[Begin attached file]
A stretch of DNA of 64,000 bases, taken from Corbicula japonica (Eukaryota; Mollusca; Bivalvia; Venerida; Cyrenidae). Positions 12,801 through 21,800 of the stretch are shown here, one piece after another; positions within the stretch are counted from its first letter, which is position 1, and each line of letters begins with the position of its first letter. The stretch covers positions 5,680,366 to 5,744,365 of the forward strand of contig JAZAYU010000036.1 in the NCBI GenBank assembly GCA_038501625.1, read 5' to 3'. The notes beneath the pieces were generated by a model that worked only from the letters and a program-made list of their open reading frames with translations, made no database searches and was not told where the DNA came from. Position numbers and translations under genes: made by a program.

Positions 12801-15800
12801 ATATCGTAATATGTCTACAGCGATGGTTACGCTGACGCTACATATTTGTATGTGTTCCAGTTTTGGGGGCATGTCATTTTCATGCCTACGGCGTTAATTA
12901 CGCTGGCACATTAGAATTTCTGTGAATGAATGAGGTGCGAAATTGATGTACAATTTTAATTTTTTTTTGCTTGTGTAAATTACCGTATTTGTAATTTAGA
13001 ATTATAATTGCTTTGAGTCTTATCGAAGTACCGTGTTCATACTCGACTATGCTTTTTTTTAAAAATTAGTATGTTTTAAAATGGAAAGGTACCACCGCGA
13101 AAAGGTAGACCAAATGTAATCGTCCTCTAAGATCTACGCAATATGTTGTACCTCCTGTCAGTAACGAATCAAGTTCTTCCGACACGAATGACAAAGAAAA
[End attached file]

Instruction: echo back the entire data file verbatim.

A stretch of DNA of 64,000 bases, taken from Corbicula japonica (Eukaryota; Mollusca; Bivalvia; Venerida; Cyrenidae). Positions 12,801 through 21,800 of the stretch are shown here, one piece after another; positions within the stretch are counted from its first letter, which is position 1, and each line of letters begins with the position of its first letter. The stretch covers positions 5,680,366 to 5,744,365 of the forward strand of contig JAZAYU010000036.1 in the NCBI GenBank assembly GCA_038501625.1, read 5' to 3'. The notes beneath the pieces were generated by a model that worked only from the letters and a program-made list of their open reading frames with translations, made no database searches and was not told where the DNA came from. Position numbers and translations under genes: made by a program.

Positions 12801-15800
12801 ATATCGTAATATGTCTACAGCGATGGTTACGCTGACGCTACATATTTGTATGTGTTCCAGTTTTGGGGGCATGTCATTTTCATGCCTACGGCGTTAATTA
12901 CGCTGGCACATTAGAATTTCTGTGAATGAATGAGGTGCGAAATTGATGTACAATTTTAATTTTTTTTTGCTTGTGTAAATTACCGTATTTGTAATTTAGA
13001 ATTATAATTGCTTTGAGTCTTATCGAAGTACCGTGTTCATACTCGACTATGCTTTTTTTTAAAAATTAGTATGTTTTAAAATGGAAAGGTACCACCGCGA
13101 AAAGGTAGACCAAATGTAATCGTCCTCTAAGATCTACGCAATATGTTGTACCTCCTGTCAGTAACGAATCAAGTTCTTCCGACACGAATGACAAAGAAAA